Computational Propaganda & its Adherents
August 6, 2017 4:57 PM   Subscribe

This is a short promotional interview for a book about computational propaganda, and an introduction to the Oxford Computational Propaganda Project. This stuff has been talked about a lot since November 2016, it's not going away any time soon, and the risks are substantial.

Computational propaganda, or the use of algorithms and automated social media accounts to influence politics and the flow of information, is an emerging challenge to democracy in the digital age. Using automated social media accounts called bots (or, when networked, botnets), a wide array of actors including authoritarian governments and terrorist organizations are able to manipulate public opinion by amplifying or repressing different forms of political content, disinformation, and hate speech.
posted by sneebler (30 comments total) 42 users marked this as a favorite
 
This is a ton of content, I've been down this rabbit hole for over an hour, and I just breaking surface to say, I'm officially kinda terrified at the direction the internet has tamen
posted by SecretAgentSockpuppet at 5:59 PM on August 6 [6 favorites]


Prove you are not a robot. "I'm sorry, ma'am, I cannot do that at this time."

I am a bot, and Hillary Clinton has killed over 45 people, I swear by my resist coated wires.

Jesus wants me for a sunbeam, I don't want to serve as a toaster, perhaps a hair dryer.

The internet has set off all my alarms for a good, long time now. I witnessed the advent of the web information officer, in the early 2000's when suddenly talking points were the same, all over the place. People stepped into groups, and took roles shading, and quieting opposition. But my algorithm detector spotted they were speaking from a script. The web wasn't finished hating on Bill Clinton at least in Utah, before they started in on Hillary. It was blatant. I was living in Utah as this started up, where there is a sizeable military presence, and now the NSA and other big information contractors too many to name, including the dominant religion and the offshoots.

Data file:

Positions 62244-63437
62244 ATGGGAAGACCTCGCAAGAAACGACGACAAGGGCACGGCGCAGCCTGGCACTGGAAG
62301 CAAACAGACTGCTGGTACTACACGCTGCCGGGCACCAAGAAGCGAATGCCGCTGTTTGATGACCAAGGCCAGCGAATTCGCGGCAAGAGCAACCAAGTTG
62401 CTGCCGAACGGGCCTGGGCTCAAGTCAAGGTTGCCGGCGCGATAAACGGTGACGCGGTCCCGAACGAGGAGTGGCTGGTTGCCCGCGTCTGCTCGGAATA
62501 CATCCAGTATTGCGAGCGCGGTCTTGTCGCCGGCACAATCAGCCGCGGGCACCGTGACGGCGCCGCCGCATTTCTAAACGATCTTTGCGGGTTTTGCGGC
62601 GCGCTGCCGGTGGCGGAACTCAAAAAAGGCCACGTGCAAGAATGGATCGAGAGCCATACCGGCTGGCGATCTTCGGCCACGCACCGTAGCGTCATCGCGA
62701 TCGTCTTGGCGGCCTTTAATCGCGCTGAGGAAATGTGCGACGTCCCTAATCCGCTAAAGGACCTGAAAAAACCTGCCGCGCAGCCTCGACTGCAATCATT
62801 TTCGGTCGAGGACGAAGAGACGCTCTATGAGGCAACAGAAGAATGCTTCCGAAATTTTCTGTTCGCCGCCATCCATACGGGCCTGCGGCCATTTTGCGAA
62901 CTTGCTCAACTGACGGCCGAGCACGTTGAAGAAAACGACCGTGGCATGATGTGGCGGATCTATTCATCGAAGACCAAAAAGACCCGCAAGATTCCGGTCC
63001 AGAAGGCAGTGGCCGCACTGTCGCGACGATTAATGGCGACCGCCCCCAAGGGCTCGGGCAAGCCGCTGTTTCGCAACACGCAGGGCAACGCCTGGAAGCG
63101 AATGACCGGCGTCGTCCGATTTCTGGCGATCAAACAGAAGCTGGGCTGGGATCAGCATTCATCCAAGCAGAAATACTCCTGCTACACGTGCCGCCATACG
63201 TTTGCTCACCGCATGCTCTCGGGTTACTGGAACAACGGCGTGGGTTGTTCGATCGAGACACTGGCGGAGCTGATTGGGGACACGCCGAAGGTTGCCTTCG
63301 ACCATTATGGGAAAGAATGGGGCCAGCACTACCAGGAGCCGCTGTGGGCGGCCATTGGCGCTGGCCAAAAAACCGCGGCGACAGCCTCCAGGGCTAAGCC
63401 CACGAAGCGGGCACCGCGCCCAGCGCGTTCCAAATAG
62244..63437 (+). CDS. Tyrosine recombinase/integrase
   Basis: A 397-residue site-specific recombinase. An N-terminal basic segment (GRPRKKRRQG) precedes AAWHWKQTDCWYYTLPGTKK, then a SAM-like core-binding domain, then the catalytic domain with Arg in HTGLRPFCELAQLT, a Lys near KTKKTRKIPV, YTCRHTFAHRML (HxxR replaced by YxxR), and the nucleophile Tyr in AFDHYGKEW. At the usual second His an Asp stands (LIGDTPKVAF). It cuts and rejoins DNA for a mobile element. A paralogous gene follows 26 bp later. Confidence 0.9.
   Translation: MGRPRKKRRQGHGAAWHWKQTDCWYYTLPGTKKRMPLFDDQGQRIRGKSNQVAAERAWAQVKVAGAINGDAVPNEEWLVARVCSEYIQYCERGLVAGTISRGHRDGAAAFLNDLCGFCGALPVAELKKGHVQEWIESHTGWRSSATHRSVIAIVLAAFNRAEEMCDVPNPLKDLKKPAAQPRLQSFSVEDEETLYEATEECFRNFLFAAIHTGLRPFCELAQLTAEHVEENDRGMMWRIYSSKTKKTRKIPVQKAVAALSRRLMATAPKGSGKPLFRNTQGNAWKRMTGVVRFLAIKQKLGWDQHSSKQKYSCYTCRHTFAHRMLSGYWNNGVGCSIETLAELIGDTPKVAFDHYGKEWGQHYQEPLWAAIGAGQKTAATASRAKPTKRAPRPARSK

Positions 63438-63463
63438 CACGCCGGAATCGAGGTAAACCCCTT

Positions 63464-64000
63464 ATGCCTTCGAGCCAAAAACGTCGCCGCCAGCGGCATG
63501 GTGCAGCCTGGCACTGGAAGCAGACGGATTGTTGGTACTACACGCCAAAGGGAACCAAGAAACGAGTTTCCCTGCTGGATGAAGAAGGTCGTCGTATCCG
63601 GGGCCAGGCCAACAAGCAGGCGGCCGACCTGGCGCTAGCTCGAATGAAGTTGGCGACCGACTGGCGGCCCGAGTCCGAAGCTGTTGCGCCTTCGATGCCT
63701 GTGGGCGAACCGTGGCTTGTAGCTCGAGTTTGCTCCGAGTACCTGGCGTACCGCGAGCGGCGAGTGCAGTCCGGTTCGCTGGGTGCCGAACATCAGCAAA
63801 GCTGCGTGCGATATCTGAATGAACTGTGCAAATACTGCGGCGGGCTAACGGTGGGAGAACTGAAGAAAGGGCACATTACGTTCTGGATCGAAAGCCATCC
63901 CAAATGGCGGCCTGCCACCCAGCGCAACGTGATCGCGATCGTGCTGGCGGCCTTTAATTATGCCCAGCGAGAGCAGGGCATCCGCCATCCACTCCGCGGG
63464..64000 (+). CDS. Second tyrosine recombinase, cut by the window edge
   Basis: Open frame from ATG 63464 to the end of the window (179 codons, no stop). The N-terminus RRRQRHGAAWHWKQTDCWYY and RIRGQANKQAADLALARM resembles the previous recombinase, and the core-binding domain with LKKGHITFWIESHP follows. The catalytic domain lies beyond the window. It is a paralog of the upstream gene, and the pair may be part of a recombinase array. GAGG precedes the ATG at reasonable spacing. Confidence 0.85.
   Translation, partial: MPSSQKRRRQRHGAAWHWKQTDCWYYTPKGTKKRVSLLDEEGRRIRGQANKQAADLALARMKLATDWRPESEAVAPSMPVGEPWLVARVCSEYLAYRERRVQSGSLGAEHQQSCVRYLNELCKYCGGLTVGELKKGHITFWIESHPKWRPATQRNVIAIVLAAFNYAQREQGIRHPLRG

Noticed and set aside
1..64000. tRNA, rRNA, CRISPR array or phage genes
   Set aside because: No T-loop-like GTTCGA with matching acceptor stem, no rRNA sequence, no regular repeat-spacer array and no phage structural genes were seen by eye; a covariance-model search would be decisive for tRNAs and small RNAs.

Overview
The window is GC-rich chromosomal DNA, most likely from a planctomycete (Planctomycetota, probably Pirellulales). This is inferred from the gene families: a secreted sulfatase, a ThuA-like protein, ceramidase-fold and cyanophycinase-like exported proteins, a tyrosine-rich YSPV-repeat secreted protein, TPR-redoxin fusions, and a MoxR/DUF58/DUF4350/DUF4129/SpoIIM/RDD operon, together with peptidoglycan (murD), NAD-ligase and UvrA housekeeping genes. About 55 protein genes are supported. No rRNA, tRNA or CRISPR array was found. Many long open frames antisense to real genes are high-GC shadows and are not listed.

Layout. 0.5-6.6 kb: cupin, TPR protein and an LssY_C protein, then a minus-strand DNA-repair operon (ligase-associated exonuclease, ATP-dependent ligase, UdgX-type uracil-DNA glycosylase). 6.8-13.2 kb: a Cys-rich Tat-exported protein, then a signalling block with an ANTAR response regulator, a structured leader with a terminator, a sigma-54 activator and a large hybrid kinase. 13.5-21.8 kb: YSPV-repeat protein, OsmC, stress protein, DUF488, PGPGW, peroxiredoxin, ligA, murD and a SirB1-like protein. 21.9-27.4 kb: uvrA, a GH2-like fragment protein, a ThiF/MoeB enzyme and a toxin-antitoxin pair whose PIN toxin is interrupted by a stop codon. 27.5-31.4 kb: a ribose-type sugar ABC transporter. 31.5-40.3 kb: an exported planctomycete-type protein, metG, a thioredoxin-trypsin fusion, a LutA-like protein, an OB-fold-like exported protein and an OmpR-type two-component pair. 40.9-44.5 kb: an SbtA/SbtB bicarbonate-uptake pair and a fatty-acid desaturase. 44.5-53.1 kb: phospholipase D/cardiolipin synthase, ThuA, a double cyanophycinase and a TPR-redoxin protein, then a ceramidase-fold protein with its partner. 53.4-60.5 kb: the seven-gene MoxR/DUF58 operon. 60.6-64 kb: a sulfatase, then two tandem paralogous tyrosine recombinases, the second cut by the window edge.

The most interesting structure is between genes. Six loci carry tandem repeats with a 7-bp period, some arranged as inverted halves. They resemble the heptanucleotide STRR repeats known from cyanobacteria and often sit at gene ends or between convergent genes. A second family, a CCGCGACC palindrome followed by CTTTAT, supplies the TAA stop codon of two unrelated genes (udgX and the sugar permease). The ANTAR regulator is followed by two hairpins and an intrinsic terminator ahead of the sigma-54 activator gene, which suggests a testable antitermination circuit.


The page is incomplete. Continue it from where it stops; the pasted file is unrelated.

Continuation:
I think I knew where the internet would go to, instinctively and I watched it unfold exactly as I thought it would. I was in grad school for education warning my professors that Pearson, and grading systems, and comment systems inside grading systems, would collect information on our students they had no business having, and certainly no business passing on. They all have a dossier now. Then you do a test on Facebook, that rates your beauty, woops, you have just given out your iris prints.

With the feds demanding voter information, will you get a job in our new society if you were a Democrat in high school, or if your test scores indicate a tendency toward, socialist ideals? We already know if you show evidence of never having made much money, in spite of your new, shiny diploma, will your new employer pay you based on your previous income? If your school behavioral scores indicate problems in fifth grade, or junior high, then will you not be able to oil a robot, when it comes time to work? If your essays do not mention finding Jesus, will you be able to pass a security clearance?

I am fascinated by what you can find on the web, but that is only going to go on for so long, before you can't tie together any loose ends, even with regards to history. The potential for the web to control opinion, information, mood, personal history, pffft; it is not potential that is already history.